Water? Water Fuss!

How long would you like the extended warranty to be for?

Like all attempted con tricks, this one was delivered with flair, with a smile and, of course, with absolute confidence (hence the name). If, on the first of June this year, you part with some of your hard earned for a five year warranty on an appliance, you can almost guarantee that it will pack in on 2 June 2029. It is reckoned that a very large percentage of the profits of electrical retailers comes from this source.

You may be pondering the relevance of this truism to a food column. Well, cast your mind back to the last few times you ate out. Once you were seated, what were the waiter's opening words?

Would you like some still or sparkling water for the table? Or, more directly-

Still or sparkling?

In other words, can I add an extra fiver to our turnover? If I'm dining sans booze (yes, a rarity I know, but it does happen on occasion) I quite like some fizzy water, but I don't see the point in paying for bottled still water in an area where the local tap water is acceptable. That too begs a lot of questions. I'm by no means a raging socialist but why we privatised debt free companies only now to find that their balance sheets are as s*** as their river discharges I do not know. End of rant.

Our standard response to either question is, tap, please. That's never a problem in this country. I know of some proprietors who would like to be difficult about it but by law they can't. The licensing legislation provides that tap water fit for drinking must be provided free of charge on request.*

The reason for this dates back to the rave scene in the 80s and 90s. Often fuelled by the drug ecstasy or other stimulants, youngsters would dance all the hours but they weren't interested in alcohol. Obviously, however, they did develop a raging thirst. In desperation, struggling night club owners started to charge for glasses of water or home made ice lollies, and jacked up the prices of soft drinks. The latter is now outlawed as well, it being a requirement that soft drinks must be available at a reasonable price, whatever that means.

What brought this to mind was our recent trip to Italy in unseasonably hot weather. Now we weren't wandering in off the streets just for water, but generally were looking for a glass on the side. As this is a nation where you are often brought water along with a coffee, the occasional downright refusal was puzzling. Neither L nor I reacts well to pressure to buy.

The first time we encountered this phenomenon was in Bologna. It's very easy to get to from Rome. Follow our example. Buy tickets to Orvieto, then get on the wrong train. Never mind, Bologna is a delight. Its ancient university is held in the highest esteem, it was the home to left wing Italian politics and it's known as the food capital of Italy. For those reasons it earned the description of being dotta, rotta e grassa (learned, red and fat).

A glass of water? Sorry, we don't serve that. We were fairly astonished and protested. The lady serving us pointed out, reasonably enough, that it wasn't her bar and she didn't make the rules. Fancying a second glass of vino I sought out the owner. In my smoothest Italian, I congratulated him on his city and its beauty. He seemed pleased. In quite a carrying voice I told him I had heard of its famous soubriquet, dotta, rotta, grassa e senz'aqua. He had the grace to look embarrassed. With the second round he grudgingly sent out a couple of small glasses of H₂O. They weren't much bigger than the complimentary limoncello you often get at the end of a meal, but it was a victory of sorts.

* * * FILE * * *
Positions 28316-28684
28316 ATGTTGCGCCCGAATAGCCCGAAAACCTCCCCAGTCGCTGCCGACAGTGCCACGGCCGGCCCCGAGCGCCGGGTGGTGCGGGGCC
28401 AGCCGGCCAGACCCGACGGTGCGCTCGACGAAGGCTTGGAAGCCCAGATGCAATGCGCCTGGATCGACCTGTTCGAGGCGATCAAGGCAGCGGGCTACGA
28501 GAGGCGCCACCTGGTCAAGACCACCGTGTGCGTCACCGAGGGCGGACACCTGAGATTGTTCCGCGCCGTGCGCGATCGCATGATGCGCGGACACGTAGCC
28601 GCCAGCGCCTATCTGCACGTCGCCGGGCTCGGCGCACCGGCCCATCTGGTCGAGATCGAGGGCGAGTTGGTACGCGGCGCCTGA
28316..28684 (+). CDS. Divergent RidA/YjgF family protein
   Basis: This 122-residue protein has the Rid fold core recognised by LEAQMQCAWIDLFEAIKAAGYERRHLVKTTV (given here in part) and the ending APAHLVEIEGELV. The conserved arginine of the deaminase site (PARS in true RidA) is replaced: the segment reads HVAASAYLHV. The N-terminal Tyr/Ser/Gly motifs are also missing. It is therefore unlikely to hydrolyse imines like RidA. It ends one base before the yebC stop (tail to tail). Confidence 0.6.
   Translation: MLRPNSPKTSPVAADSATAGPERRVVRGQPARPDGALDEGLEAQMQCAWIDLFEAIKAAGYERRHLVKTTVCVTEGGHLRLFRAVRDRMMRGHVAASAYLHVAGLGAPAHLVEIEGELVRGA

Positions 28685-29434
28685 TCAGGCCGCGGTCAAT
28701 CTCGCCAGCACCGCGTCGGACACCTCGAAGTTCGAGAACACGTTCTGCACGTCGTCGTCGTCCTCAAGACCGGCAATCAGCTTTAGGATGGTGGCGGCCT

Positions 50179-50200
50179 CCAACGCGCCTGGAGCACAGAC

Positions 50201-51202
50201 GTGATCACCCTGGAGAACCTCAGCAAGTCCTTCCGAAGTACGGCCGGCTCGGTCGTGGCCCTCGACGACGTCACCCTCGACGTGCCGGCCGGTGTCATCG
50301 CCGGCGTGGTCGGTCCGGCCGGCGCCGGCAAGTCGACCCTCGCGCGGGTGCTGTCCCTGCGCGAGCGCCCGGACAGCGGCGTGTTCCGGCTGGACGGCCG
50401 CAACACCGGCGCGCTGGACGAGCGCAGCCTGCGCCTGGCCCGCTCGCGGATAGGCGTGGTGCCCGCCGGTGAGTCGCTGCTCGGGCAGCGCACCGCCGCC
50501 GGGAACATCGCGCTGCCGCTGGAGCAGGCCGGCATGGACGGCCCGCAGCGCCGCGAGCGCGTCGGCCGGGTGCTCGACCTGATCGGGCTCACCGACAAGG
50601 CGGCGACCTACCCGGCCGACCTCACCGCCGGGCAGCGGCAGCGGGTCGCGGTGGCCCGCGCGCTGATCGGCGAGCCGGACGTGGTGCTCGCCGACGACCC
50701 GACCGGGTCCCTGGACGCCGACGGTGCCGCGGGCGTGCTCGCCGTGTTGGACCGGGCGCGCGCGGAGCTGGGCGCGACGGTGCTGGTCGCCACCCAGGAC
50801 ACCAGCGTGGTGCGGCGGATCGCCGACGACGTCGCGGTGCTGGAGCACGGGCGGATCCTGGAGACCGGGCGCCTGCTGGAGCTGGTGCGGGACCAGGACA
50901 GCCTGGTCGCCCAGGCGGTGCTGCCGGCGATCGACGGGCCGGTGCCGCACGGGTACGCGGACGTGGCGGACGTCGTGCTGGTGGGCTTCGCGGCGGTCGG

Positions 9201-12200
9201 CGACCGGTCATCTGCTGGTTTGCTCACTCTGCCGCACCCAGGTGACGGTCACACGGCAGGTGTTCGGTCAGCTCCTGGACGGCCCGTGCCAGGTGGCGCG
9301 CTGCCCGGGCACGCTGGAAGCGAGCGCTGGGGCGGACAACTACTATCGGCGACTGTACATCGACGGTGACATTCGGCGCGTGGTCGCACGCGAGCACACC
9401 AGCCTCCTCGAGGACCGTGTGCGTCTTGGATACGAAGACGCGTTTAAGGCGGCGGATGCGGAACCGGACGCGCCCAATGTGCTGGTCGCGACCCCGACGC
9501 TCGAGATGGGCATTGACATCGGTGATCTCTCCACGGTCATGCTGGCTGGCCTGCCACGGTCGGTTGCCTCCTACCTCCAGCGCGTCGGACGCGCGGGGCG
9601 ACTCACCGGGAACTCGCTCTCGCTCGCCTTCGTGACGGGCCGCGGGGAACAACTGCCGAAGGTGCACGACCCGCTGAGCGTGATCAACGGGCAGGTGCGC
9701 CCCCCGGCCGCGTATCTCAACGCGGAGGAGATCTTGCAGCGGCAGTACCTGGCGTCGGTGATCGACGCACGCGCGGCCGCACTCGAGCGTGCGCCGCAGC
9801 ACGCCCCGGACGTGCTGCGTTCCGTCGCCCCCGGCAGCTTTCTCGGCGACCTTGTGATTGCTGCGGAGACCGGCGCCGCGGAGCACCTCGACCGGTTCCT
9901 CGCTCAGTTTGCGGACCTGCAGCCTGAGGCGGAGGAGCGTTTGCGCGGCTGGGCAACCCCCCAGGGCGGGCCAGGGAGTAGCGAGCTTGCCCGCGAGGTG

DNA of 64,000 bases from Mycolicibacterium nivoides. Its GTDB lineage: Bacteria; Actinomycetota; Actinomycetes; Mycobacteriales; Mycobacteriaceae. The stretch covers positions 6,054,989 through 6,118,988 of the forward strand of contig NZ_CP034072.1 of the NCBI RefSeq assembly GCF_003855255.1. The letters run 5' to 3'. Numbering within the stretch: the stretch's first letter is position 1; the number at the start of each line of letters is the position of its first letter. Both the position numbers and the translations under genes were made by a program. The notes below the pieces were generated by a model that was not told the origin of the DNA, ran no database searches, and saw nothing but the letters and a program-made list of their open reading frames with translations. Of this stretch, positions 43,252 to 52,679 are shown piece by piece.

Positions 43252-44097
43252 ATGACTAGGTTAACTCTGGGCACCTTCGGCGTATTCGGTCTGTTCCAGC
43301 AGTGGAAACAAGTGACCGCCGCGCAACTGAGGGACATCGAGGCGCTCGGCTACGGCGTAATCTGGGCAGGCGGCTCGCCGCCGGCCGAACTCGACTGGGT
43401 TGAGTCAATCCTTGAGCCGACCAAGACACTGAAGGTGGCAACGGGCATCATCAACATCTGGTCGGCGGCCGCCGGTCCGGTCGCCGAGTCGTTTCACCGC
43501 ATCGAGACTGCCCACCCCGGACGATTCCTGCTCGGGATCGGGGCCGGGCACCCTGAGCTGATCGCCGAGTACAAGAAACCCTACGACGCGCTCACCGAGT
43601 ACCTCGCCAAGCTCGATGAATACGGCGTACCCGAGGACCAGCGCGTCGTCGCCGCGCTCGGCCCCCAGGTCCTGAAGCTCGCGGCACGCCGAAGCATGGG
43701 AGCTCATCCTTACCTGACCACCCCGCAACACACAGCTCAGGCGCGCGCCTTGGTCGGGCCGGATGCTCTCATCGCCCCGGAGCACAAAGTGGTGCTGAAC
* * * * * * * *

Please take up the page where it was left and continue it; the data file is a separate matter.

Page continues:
Back in Rome, a different and more direct approach was required. Possibly the best meal we ate was at a wee place in Trastevere, slightly outside the zoo which that quarter turns into most nights. The waiter was crystal clear. We don't provide tap water - do you want still or sparkling? NO! we exclaimed as one. I gave the man my finest sneer. What turned it, however, was a bravura performance from L. Any teacher worth his or her salt develops A LOOK, one that can quieten an unruly group of children at a hundred paces. Even a decade or more of retirement hasn't dimmed her powers. She gave the man A LOOK. Two large glasses were on the table in seconds.

And you thought this restaurant reviewing malarkey was easy?


*Licensing (Scotland) Act 2005 Schedule 3, paragraph 9(2), in case you were wondering.


  1. Carolyn Taylor on 17th April 2024 at 7:31 pm

    Totally agree with the water problem! We always request “TAP” and it is usually provided in this country. Totally object to pay for the “stuff” for restauranteur’s profits. We don’t seem to have any shortage of the wet stuff here. However maybe abroad as some of the water is best to avoid? As for the L “look” we do recognise that and know not to cross it ! 🤣

    • Tom Johnston on 17th April 2024 at 7:54 pm

      Tee hee!

  2. Janet Hood on 14th May 2024 at 8:17 am

    I always ask for fizzy or still water as I recognise that the current climate is v v challenging for the hospitality industry – so please consider this – hospitality has to pay high water rates, staff to serve the “tap”, electricity, for light, cooking and heating , back room staff, 20% VAT , in Scotland very high rates and huge administrative and compliance costs – water is NOT free

    • Tom Johnston on 14th May 2024 at 9:29 am

      Very commendable; however, I’m usually doing my bit buying lots of wine at a 300% markup.

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